The agency believes that by the end of the year it will have enrolled 300 more individuals into the program.

AbbeHealth also has added a good deal of staff to work with participants, Johnson said.

Some other program accomplishments:

l Completed health and wellness questionnaires on 99 percent of its enrollees

l Made certain enrollees had a preventive-care visit with a primary care physician

l Strengthened services to ensure 80 percent of those diagnosed with schizophrenia stayed on medications

l Developed care plans with a specific intervention strategy for individuals with a body mass index (BMI) of more than 35

l Calculated BMI testing with 90 percent of enrollees and conducted diabetic testing within six months for those with high BMI.

AbbeHealth also has increased staff to work with participants, Johnson said. When the program first began there were three employees, she said. Now there are 48.

The agency has put together teams of nurse care managers, care coordinators and peers — individuals with a mental illness at a point in their recovery to work with others — to coordinate physical and mental health services as well as provide educational services on efficient ways to use the health care system.

“For instance, you don’t need to go to the emergency room to get a pregnancy test,” she said.

Johnson said the team works to makes referrals, ensure participants show up at appointments, and receive necessary preventive care services, Johnson said. It also has added a “connection support” team — social workers who talk with outpatient offices.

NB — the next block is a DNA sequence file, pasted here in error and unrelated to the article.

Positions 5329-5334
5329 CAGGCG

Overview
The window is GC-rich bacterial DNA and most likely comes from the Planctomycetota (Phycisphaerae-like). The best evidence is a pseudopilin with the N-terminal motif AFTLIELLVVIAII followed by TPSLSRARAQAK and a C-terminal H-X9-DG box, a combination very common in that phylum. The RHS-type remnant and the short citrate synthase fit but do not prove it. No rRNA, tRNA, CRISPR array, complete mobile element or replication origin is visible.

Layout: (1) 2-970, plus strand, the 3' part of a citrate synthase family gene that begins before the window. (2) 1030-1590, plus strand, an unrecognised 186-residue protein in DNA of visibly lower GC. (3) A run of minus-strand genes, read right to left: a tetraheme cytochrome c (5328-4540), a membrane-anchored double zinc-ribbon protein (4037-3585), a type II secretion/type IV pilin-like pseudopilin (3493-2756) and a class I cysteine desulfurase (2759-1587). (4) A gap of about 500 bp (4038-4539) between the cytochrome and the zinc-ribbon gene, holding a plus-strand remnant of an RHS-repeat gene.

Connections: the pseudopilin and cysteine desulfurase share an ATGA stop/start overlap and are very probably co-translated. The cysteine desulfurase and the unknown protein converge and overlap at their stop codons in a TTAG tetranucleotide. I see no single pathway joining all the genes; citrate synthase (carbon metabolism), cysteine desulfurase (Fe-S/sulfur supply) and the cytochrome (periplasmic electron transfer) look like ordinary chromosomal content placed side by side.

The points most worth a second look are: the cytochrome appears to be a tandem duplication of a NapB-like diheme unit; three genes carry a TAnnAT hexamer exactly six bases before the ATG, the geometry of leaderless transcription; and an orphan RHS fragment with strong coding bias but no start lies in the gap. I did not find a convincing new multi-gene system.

This team was designed to decrease the no-show rate — which at one point was as high as 75 percent.

“We’re working with health care systems to keep them from being readmitted,” Johnson said. “We’re making sure they meet with their doctor for a follow up, that they’re picking up their medicine.”

Medicaid transition

The upcoming transition to Medicaid managed care will bring some changes ­on the payer side. Magellan, the company that provided managed care to the state’s Medicaid recipients receiving behavioral health services, stopped services at the end of 2015.

Meanwhile, the three managed-care companies that will take over care of the 560,000 Medicaid recipients on March 1 will inherit the Integrated Health Home program.

Magellan paid AbbeHealth a per-member/per-month fee for every participant enrolled. But part of that fee was not paid until AbbeHealth could prove it met certain benchmarks, such as creating a disease registry and testing clients for diabetes.

AbbeHealth intends to sign contracts with AmeriHealth Caritas Iowa, Amerigroup Iowa and UnitedHealthcare of the River Valley, but Johnson said originally the payment benchmarks differed.

The agency has had many meetings with the three companies to iron out the details, Johnson said, adding she feels more comfortable now than a month ago that the program will remain strong.

“We’re working with the (managed-care organizations) so that the benefit for the client remains,” Johnson said. “We’re working to build up those partnerships.”